People become vulnerable for a wide variety of circumstances, ranging from age to job status. The most vulnerable and underserved also tend to live in less prepared areas and lack the resources to rebuild what disasters destroy. Thus, it normally takes them longer to recover than people with more resources and social connections. According to the Conservation of Resources stress model, disasters cause “spirals of loss.” It takes more resources, time, money, energy, and social support to recover, and for the most vulnerable, this is a debt from which they may never be free. However, our team’s most recent study found even when disasters lead to loss of basic survival resources (e.g., food), drawing on spiritual resources helps protect survivors’ psychological resources (e.g., hope, optimism).

When a low-income apartment building close to Wheaton Bible Church in Wheaton, Illinois, burned down on a Sunday morning six years ago, pastor of community life Chris McElwee was able to pivot an existing ministry in the complex and mobilize the church immediately. As the fire was being put out, they started helping the residents deal with immediate and future needs. “Our church already had a presence in the community through an afterschool program we started, and through the case management and ESL programs we provided to this complex. I think the key to us doing so well in this crisis was the relationships we had with the stake holders before the crisis hit. We had already established trust with the community. Relationships are the key. Knowing everyone ahead of time sped up the way we could respond.”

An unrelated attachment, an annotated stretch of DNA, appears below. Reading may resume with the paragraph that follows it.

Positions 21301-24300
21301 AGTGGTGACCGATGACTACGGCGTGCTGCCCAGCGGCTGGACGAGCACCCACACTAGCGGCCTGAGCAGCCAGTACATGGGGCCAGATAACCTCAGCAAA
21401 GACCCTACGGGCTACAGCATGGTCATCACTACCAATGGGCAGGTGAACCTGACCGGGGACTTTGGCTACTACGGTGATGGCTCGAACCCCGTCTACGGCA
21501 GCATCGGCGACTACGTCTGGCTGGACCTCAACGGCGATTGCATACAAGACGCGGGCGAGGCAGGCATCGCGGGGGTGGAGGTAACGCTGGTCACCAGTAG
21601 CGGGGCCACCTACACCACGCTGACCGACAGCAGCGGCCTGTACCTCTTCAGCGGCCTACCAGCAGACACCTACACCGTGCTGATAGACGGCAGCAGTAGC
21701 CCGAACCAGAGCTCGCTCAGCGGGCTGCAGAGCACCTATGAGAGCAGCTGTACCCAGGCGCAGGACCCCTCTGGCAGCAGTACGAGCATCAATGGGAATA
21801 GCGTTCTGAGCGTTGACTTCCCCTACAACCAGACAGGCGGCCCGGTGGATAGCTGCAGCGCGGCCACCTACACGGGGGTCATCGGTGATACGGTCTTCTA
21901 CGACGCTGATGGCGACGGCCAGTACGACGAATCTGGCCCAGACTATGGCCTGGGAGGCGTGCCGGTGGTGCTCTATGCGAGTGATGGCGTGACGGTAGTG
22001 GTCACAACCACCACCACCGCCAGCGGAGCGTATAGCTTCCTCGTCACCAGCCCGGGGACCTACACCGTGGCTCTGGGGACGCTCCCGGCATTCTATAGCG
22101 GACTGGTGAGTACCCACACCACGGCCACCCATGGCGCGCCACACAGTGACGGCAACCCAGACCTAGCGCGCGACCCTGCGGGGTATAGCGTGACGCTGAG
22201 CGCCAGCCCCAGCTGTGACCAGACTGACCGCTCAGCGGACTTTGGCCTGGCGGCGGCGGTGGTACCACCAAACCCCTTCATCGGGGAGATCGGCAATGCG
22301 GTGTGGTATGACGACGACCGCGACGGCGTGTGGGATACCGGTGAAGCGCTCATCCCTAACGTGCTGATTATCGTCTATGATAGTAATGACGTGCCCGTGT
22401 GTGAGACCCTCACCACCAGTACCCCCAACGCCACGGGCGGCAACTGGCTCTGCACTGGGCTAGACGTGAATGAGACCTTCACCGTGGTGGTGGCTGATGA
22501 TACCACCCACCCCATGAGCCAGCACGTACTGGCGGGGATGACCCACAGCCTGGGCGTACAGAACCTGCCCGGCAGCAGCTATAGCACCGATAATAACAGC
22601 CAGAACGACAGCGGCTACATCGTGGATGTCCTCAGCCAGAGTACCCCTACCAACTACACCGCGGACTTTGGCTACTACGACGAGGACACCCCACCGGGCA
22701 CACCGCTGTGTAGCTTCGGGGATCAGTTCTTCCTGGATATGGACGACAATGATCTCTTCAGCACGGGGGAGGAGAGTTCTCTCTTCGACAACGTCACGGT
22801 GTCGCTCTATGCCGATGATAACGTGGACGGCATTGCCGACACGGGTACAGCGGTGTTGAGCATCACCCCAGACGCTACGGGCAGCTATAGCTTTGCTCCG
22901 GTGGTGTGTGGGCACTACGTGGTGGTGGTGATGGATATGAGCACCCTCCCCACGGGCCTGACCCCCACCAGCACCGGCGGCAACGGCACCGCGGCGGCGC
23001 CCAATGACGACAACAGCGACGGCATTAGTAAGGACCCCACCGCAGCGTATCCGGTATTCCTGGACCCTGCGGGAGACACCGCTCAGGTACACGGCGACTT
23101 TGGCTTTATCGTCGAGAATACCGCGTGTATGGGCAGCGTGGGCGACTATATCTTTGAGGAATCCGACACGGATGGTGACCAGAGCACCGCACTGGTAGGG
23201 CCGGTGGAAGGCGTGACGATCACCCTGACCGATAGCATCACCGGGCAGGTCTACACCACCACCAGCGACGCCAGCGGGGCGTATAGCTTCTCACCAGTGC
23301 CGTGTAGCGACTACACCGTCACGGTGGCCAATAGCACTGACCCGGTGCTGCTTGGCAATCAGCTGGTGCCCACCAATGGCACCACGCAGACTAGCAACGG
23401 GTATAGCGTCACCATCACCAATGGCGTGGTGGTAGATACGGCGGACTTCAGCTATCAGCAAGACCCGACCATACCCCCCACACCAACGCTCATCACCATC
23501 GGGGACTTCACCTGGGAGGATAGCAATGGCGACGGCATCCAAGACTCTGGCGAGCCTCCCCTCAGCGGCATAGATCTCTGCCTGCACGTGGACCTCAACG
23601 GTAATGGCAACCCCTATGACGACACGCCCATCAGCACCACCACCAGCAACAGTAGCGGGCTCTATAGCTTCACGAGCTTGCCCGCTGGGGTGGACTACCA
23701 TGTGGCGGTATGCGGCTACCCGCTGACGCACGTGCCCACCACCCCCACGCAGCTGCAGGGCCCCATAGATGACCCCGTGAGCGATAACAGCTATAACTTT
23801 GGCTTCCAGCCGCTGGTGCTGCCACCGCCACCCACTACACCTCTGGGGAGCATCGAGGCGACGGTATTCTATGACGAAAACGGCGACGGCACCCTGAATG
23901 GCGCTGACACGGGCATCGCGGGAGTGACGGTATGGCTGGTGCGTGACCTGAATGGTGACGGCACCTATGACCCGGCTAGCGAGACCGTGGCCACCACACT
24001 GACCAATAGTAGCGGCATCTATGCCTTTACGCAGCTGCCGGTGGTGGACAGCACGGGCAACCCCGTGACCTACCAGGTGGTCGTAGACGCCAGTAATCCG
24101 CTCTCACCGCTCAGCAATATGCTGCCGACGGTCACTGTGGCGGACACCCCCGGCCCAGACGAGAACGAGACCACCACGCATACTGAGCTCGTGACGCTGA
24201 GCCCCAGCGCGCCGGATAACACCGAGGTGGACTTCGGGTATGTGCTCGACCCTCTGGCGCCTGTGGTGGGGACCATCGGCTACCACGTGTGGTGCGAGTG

And this experience created future ministry opportunities, as well. “We continue to serve the community even though the fire is a distant memory,” McElwee says. “Responding well certainly deepened our relationships and let the community know we are a credible resource.”

If the church is to pursue disaster justice we must do better at living out the teachings of . We need to do more than just respond to disasters; we must also tackle the underlying injustices that put the vulnerable at greater risk.

Myth 3: “There’s not enough time—or this isn’t the right time—for my church to start thinking about disaster ministry.”

There’s actually no better time than this very moment to start thinking about disaster ministry. Once a disaster strikes, it’s much more difficult to plan a response. Even if you are staring down the crosshairs of Hurricane Irma or recently weathered Hurricane Harvey, I want to encourage you to take action now.